But, as usual, I am peering down the rabbit hole a bit here.
 
 

8 comments:

Gerry from Valpo said...

What a load of crap. In my check out lane experience shoppers using government food assistance choose better items than I do. Add to that the fraud and abuse make the entire system a failure.

The war on poverty never ends. If it did liberal politicians would be the ones needing the food stamps.

Dan from Madison said...

Fraud and abuse in these systems is epic.

Carl from Chicago said...

They had a big article that in West Virginia many people sold their food stamps for cases of soda like Coke and then they would sell it back to the convenience store for 1/2 the price who would in turn sell it to another person on government assistance - any way to turn the benefits dollars into "cash" so they could be repurposed.

Dan - as always you've probably spent more time on research and analysis of an annoying blog post than the original writer spent "writing" it in the first place.

I live on tuna fish (no mayo) so that was funny to me. On my diet I could easily live on 29 bucks a week since I live on frozen vegetables, tuna fish, cheese and some other protein.

Did not try the cheap booze though F that I am too old for cheap booze. Got to draw the line somewhere. I have a headache just thinking about PIcadilly ha ha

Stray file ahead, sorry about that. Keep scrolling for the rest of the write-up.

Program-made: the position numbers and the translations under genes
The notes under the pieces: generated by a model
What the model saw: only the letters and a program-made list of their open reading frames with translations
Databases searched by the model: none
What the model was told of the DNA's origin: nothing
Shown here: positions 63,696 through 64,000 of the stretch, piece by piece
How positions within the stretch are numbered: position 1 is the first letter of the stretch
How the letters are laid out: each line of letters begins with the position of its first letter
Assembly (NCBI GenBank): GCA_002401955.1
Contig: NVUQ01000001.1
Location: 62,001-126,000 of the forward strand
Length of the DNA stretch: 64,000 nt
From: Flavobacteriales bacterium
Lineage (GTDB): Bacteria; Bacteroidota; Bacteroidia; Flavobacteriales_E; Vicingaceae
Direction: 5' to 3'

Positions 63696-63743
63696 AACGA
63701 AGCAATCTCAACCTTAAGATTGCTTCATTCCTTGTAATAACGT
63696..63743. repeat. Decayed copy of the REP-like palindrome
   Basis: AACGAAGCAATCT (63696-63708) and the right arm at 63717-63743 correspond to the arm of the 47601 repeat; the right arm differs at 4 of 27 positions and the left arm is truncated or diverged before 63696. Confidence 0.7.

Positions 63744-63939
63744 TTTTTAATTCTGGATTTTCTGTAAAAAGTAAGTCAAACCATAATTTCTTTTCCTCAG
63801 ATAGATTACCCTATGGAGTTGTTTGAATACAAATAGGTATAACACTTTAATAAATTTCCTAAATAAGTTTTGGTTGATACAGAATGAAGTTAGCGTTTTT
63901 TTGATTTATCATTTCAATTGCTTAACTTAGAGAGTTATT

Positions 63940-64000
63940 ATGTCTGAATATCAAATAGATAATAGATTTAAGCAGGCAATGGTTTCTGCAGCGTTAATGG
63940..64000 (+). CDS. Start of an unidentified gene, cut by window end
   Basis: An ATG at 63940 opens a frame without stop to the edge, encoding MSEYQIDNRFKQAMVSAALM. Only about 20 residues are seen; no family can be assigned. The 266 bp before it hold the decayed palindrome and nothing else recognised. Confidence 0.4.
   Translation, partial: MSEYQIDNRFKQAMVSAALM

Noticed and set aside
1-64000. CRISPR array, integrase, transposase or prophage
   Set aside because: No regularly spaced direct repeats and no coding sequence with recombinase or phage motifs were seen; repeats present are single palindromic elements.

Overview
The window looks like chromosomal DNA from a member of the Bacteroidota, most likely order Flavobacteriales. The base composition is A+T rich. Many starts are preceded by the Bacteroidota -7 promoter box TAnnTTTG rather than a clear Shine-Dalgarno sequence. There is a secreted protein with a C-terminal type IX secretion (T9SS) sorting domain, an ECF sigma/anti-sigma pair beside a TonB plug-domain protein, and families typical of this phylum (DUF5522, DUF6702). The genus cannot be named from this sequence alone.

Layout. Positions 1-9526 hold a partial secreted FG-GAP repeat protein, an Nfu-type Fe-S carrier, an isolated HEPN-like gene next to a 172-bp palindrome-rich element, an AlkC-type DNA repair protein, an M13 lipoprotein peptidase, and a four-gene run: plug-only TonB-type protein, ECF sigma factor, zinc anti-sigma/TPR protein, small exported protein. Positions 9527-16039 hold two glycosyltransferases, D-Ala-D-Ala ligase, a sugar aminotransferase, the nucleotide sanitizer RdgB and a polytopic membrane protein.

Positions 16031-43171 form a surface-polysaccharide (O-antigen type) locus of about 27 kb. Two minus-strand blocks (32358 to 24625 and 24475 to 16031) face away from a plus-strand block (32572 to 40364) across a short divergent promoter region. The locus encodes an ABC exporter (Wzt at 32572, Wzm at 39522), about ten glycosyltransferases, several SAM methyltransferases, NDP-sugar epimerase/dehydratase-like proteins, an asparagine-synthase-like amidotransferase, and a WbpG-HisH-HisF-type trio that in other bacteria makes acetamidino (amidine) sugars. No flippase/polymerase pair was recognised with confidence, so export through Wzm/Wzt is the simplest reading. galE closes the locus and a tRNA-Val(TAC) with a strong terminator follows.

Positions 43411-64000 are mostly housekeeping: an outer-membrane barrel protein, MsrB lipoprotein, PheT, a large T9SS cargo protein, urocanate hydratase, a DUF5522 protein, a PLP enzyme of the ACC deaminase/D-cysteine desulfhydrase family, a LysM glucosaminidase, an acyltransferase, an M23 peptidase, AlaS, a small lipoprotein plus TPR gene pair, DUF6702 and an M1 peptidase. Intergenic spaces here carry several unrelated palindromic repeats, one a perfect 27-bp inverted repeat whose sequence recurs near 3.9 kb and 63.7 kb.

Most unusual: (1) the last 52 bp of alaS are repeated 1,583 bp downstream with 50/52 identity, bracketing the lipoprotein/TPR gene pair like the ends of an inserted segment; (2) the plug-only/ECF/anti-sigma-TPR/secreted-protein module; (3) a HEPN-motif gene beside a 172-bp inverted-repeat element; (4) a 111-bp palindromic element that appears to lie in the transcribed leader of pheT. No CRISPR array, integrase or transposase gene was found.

Dan from Madison said...

The booze was a good experiment to see how much of the budget it took up - in this case almost 15% so obviously if you were in that situation, there is no room for it in your life.

As for the tuna, the mayo would actually be a good way to get some fat calories for a poor person - some fat is needed and mayo isn't the worst thing on earth to get it. What do you mix your tuna with, mustard?

Carl from Chicago said...

I just eat the tuna right out of the package. They come in packages now not cans. It is about $2 for the tuna in water. I take a cheese stick and break it into pieces and just eat tuna fish and a cheese stick and some coffee and I'm ready to go.

On Atkins I can eat a lot of eggs and stuff and bacon and sausage but it just doesn't feel right to me to eat the processed meat very often so I've switched over to this for breakfast.

FedkaTheConvict said...

Dan, as I pointed out over at Althouse you can save $1.60 by making your own mayo. All you need is an egg yolk, a teaspoon of lime or lemon juice, and some cheap olive or vegetable oil. Add elbow grease; you don't even need a blender or food processor...you can make it by hand just using a fork to whisk the ingredients

How to Make Mayo.

Gerry from Valpo said...

Give a man a jar of mayo and you garnish him for a day.

Teach a man to make mayo and you garnish him for a lifetime.

Terry from Crown Point said...

Where's the turlit paper?